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The new titles of S. Callisto--(confirming the establishment attributed to Calixtus III (1455-1458)--, S. Giovanni a Porta Latina, S. Maria in Ara Coeli, S. Cesareo in Palatio, S. Agnese in Agone, S. Lorenzo in Panisperna, S. Silvestro in Capite, S. Apollinare, S. Tommaso in Parione, S. Pancrazio and S. Bartolomeo all'Isola (inter duos pontes) and the deaconry of S. Onofrio established, July 6, 1517, Leo X (1513-1521).

In the famous secret consistory of July 1, 1517, the pope created 31 cardinals, (the largest number created at one time until the consistory of February 18, 1946 in which Pius XII created 32 new cardinals). On July 3, 1517, the names of the new cardinals were published and three days later, on July 6, all these titles and the deaconry were erected. The reason to create such a large number of cardinals was to have a friendly and loyal Sacred College.

Source: Cristofori, Francesco. Cronotassi dei cardinali de Santa Romana Chiesa: nelle loro sedi svburbicarie titoli presbiterali e diaconie dal secolo V all'anno del signore MDCCCLXXXVIII; compilata sivi manoscritti originali ed avtentici esistenti nella biblioteca e negli archivi vaticani e su molteplici altre fonti storiche edite ed inedite antiche e moderne. Roma: Tipografia de Propaganda Fide, 1888. His Storia dei cardinali di Santa Romana Chiesa; v 1. Chiefly tables. Includes "Tavoie delle fonti storiche del presente volume" and "Cronotassi dei Pontefici Romani", p. LIX; Gulik, Guilelmus van, Eubel, Conradus, Schmitz-Kallenberg, Ludovicus, Ritzler, Remigius, Sefrin, Pirminus. Hierarchia catholica medii et recentoris aevi sive Summorum Pontificum, S.R.E. cardinalium ecclesiarum antistitum series. 8 vols. Munich: Librariae Regensbergianae, 1913-1978. Reprint edition: Padua: Il Messaggero di S. Antonio, 1960-1982, III, p. 15, n. 1.

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Etsi ad singula, constitution, July 5, 1532, Clement VII (1523-1534).

The title of S. Lorenzo in Damaso was assigned in perpetuity to the vice-chancellor of the Holy Roman Church. The disposition was confirmed by Sixtus V (1585-1590) in his constitution Religiosa, April 13, 1587. Later on, St. Pius X by the constitution Sapienti Consilio, June 29, 1908, changed the title of the office to Chancellor of the Holy Roman Church and kept the same title for its occupant. By the motu proprio Quo aptius, February 27, 1973, Paul VI (1963-1978) suppressed the office of the Apostolic Chancery of the Holy Roman Church (originated in the 4th century) and transferred its functions to the secretariat of state.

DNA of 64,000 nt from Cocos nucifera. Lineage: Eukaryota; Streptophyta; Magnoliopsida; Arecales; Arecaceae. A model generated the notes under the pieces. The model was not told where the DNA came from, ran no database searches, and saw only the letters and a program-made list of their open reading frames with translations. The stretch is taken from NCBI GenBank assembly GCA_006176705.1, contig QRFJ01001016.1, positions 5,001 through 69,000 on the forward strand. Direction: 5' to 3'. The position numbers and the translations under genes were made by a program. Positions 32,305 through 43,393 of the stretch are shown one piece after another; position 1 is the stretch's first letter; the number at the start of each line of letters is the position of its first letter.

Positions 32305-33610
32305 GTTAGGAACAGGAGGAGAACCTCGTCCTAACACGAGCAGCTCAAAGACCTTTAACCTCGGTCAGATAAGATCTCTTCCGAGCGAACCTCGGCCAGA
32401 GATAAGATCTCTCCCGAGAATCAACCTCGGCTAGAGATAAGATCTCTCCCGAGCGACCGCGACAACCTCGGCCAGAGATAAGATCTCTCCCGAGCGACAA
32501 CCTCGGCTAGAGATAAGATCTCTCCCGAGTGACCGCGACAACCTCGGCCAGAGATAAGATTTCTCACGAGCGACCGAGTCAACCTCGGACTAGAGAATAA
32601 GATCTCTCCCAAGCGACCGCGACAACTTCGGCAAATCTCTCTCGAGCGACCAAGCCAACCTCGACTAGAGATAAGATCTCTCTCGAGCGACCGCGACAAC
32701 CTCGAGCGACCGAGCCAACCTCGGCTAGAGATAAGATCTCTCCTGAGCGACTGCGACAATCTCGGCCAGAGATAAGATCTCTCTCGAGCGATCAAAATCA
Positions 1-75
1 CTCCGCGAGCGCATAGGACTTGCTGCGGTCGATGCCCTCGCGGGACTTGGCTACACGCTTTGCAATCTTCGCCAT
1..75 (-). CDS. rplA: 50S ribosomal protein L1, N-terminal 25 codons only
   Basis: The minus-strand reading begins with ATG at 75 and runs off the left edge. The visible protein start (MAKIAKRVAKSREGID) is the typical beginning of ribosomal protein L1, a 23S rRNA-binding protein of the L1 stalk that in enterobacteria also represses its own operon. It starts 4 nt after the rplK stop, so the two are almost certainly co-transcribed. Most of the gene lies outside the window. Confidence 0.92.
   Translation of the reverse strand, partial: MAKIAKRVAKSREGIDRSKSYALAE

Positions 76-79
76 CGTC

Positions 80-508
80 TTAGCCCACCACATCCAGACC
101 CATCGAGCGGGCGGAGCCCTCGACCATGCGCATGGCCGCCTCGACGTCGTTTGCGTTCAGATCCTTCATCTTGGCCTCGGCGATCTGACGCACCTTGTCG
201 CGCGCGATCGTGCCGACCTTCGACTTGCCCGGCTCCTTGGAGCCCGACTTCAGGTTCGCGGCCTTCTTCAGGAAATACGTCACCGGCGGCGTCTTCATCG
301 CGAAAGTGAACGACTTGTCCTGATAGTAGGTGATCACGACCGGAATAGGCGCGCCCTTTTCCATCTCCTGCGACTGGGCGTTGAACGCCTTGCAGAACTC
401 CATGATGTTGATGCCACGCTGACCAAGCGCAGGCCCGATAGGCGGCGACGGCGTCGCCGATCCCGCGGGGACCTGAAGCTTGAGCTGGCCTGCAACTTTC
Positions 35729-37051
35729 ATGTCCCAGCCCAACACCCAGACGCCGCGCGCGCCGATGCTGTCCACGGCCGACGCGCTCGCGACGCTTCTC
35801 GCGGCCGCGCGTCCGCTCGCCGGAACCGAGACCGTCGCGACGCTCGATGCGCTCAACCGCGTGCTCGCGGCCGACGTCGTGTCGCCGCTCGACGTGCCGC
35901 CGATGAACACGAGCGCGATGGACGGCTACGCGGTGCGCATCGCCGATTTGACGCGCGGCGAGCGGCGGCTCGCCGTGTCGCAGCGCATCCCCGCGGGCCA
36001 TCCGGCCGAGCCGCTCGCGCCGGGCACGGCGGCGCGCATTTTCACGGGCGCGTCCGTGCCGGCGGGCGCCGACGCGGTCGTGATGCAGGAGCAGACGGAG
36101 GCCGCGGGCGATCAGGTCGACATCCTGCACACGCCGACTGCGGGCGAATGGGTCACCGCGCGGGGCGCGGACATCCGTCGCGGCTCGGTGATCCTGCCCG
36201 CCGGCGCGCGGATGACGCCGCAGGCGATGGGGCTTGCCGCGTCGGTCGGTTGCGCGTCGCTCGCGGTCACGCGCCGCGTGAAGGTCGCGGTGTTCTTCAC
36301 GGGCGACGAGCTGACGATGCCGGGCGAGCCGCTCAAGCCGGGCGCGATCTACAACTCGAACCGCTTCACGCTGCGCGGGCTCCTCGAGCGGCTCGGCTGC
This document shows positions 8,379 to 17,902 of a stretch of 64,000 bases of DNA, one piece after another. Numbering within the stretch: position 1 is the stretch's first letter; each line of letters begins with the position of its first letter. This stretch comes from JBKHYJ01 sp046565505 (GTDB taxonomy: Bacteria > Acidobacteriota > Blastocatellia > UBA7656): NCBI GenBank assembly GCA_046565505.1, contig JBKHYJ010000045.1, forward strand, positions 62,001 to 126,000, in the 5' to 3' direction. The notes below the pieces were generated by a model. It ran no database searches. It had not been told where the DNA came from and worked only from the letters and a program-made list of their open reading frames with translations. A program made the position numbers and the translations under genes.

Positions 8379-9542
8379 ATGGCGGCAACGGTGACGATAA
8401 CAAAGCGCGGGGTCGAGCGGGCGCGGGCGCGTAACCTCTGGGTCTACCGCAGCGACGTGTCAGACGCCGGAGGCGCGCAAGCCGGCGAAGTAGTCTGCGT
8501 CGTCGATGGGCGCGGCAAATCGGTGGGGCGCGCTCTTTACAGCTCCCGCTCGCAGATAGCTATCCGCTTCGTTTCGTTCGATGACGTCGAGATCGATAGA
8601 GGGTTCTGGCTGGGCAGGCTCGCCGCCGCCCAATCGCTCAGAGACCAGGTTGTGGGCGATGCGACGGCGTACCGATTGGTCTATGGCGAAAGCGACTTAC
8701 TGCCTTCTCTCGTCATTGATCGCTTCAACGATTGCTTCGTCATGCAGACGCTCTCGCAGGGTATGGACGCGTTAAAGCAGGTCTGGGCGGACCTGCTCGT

Source: Annuario Pontificio per l'anno 1939. Vatican City: Tipografia Poliglotta Vaticana, 1939, p. 60.

Text: Bullarum, diplomatum et privilegiorum sanctorum Romanorum pontificum taurinensis editio: locupletior facta collectione novissima plurium brevium, epistolarum, decretorum actorumque S. Sedis a S. Leone Magno usque ad praesens cura et studio R.P.D. Aloysii Tomassetti ...auspicante ... S.R.E. cardinali Francisco Gaude. 25 v. Augustae Taurinorum: Seb. Franco, H. Fory et Henrico Dalmazzo editoribus, 1857-1872, VI, 153-155.

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Cum sicut nobis, motu proprio, June 26, 1550, Julius III (1550-1555).

Text: Bull. Rom., tom. 4, I, pp. 268-270.

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Sanctissimus Dominus noster, decree, January 26, 1554, Julius III (1550-1555).

Prohibited that brothers be cardinals at the same time.

Soruce: Molien, A. "Cardinal", Dictionnaire de droit canonique, contenant tous les termes de droit canonique, avec un sommaire de l'histoire et des institutions et de l'etat actuel de la discipline. Paris, Letouzey et Anâe, 1935-1965, column 1322.

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Cum venerabilis, constitution, August 22, (or September 11) 1555, Paul IV (1555-1559).

The most senior of the cardinal bishops residing in Rome becomes the dean of the Sacred College. Likewise, a cardinal deacon, already ten years in the Sacred College, holds the ius optionis, ahead of a cardinal priest of later creation, provided, however, that there remain in the college ten cardinal deacons. This disposition was later reaffirmed by Sixtus V in Postquam verus, nn. 7, 8, December 3, 1587; Benedict XIII in Romani Pontifices, nn. 5, 7, September 7, 1724; and Clement XII in Pastorale officium, n. 8, January 10, 1731.

Source: Sägmüller, Johannes Baptist. "Cardinal", The Catholic Encyclopedia. New York: The Encyclopedia Press, 1913, vol. III, p. 340, citing from L. Brancatius. Dissertatio de optione sex episcopatum. Rome, 1692; "Dignité des cardinaux", Analecta juris pontificii, II , col. 1918-